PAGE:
ALREADY home to Perth’s most iconic beach, leafy streets and trendy cafes, Cottesloe has now been named the best place in Australia to be a mum.
A study released for Mother’s Day by Save the Children Australia also named WA as the best state to be a mother.
The charity’s first State of Australia’s Mothers report measured what matters most to a mum: paternal and child health, education opportunities and earning potential.
For Cottesloe mums Kelly Klopper, 34, and Sanne Butterfield, 36, Cottesloe’s No.1 spot is welcome, but not surprising.
They are both part of the thriving Cottesloe Mums group, who meet regularly at the Cottesloe Scout Hall on Eric St.
“For me, Cottesloe feels like a very young community because there’s so many families,” Mrs Klopper, mum to three-year-old Zac, said.
Ms Butterfield, originally from Maastricht in The Netherlands, said she and her husband lived in New Zealand before deciding to settle in the area to raise Oscar, 3.
“We were tossing up between Melbourne and Perth and based on the weather we chose here,” she said.
Besides Cottesloe’s amenity and weather, 95 per cent of children are on track in their early years, 81 per cent of females finished Year 12 or equivalent, median weekly family income is $3563 and there is high socio-economic advantage.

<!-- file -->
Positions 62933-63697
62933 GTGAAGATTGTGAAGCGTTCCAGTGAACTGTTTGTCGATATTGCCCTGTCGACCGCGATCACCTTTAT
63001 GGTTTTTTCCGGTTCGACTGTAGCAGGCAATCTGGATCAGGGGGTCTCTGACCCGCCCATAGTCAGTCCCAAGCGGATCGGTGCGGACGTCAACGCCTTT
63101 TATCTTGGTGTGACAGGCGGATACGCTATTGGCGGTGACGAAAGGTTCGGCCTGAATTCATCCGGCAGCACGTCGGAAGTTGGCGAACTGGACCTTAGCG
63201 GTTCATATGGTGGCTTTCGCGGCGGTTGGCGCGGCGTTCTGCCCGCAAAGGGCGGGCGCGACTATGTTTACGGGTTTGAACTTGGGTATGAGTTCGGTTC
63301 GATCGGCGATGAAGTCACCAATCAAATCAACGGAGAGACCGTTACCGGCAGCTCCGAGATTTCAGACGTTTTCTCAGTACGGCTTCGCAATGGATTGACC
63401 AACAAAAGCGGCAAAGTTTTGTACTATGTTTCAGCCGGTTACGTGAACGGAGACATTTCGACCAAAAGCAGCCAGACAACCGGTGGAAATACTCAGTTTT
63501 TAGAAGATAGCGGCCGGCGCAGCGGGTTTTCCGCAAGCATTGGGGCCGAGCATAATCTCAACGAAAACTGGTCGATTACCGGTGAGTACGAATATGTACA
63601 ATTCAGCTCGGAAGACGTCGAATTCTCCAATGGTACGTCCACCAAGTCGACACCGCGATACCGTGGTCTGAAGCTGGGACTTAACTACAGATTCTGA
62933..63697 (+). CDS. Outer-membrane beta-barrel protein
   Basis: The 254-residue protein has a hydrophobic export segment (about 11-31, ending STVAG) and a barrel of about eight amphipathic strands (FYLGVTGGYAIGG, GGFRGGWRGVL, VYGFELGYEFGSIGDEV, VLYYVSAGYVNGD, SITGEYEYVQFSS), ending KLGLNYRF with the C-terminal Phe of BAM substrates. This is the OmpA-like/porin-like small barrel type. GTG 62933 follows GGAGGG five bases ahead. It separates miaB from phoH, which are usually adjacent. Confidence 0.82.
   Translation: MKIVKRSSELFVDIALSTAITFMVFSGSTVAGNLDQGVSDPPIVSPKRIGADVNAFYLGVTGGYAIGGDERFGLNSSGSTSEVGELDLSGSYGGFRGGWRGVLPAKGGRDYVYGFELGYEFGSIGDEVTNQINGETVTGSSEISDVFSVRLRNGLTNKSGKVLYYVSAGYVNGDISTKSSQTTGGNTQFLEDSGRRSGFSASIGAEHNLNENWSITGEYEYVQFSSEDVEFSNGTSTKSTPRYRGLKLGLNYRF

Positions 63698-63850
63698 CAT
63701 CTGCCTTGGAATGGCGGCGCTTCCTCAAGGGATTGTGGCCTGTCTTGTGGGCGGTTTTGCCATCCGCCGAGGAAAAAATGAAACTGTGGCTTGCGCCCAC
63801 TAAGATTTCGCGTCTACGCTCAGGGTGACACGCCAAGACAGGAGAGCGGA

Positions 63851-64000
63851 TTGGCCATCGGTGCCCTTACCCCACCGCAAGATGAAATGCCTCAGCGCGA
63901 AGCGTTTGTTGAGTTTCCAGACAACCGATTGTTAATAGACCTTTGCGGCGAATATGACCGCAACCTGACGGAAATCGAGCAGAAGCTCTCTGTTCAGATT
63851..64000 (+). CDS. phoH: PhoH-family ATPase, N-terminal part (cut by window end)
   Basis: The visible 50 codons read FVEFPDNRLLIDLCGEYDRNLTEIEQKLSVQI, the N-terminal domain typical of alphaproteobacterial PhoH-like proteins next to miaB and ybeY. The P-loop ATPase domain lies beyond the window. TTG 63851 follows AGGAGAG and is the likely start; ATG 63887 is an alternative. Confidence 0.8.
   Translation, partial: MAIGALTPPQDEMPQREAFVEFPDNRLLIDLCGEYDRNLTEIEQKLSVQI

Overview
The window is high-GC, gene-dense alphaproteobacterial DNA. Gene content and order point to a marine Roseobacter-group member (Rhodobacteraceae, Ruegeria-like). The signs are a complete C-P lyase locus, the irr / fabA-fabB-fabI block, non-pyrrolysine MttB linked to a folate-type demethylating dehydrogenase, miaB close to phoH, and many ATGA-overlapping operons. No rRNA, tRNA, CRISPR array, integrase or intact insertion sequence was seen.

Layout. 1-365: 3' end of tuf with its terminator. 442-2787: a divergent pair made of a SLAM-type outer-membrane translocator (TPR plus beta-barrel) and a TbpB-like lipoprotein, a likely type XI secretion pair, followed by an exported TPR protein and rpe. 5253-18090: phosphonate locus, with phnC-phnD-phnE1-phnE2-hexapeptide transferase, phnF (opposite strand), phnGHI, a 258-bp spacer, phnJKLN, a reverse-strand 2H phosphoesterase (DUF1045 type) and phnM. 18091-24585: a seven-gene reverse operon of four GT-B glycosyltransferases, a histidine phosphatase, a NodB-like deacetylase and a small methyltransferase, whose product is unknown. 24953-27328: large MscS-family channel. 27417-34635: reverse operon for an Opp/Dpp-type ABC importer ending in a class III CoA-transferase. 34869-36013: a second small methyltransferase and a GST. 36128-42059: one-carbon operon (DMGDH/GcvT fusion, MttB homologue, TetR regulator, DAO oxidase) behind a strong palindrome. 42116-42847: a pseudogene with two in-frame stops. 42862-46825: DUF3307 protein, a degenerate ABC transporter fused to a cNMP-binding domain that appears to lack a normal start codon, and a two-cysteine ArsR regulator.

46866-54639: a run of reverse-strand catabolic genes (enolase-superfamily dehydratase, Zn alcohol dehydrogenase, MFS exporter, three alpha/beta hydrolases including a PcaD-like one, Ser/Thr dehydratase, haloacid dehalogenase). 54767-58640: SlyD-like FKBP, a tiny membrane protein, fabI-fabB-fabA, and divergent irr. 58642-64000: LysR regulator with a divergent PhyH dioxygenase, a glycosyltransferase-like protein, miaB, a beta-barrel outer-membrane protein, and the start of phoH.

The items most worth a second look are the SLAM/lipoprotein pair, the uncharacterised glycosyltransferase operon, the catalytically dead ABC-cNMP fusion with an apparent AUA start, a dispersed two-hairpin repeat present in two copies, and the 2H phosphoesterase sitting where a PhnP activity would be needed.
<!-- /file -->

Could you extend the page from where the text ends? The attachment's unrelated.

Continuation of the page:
Peppermint Grove, Nedlands, Cambridge and Claremont rounded the top five.
WA was ranked only behind the ACT on the index, followed by Victoria, NSW, SA, Northern Territory, Tasmania and Queensland.
Mums in the Perth metropolitan area generally face less hardship than their regional counterparts, the report said.
Save the Children’s head of advocacy Annie Bodmer-Roy said Australia was frequently ranked among the best places in the world to be a mother, but deep disparities still existed.
The report found entrenched disadvantage among Aboriginal and Torres Strait Islander mothers who are behind non-indigenous mothers on almost every typical indicator of wellbeing.
In WA, the Shire of Ngaanyatjarraku, near the Northern Territory and South Australian border, was where mums encountered the deepest hardship, behind Shire of Menzies and Shire of Meekathara.
By JOEL KELLY – PerthNow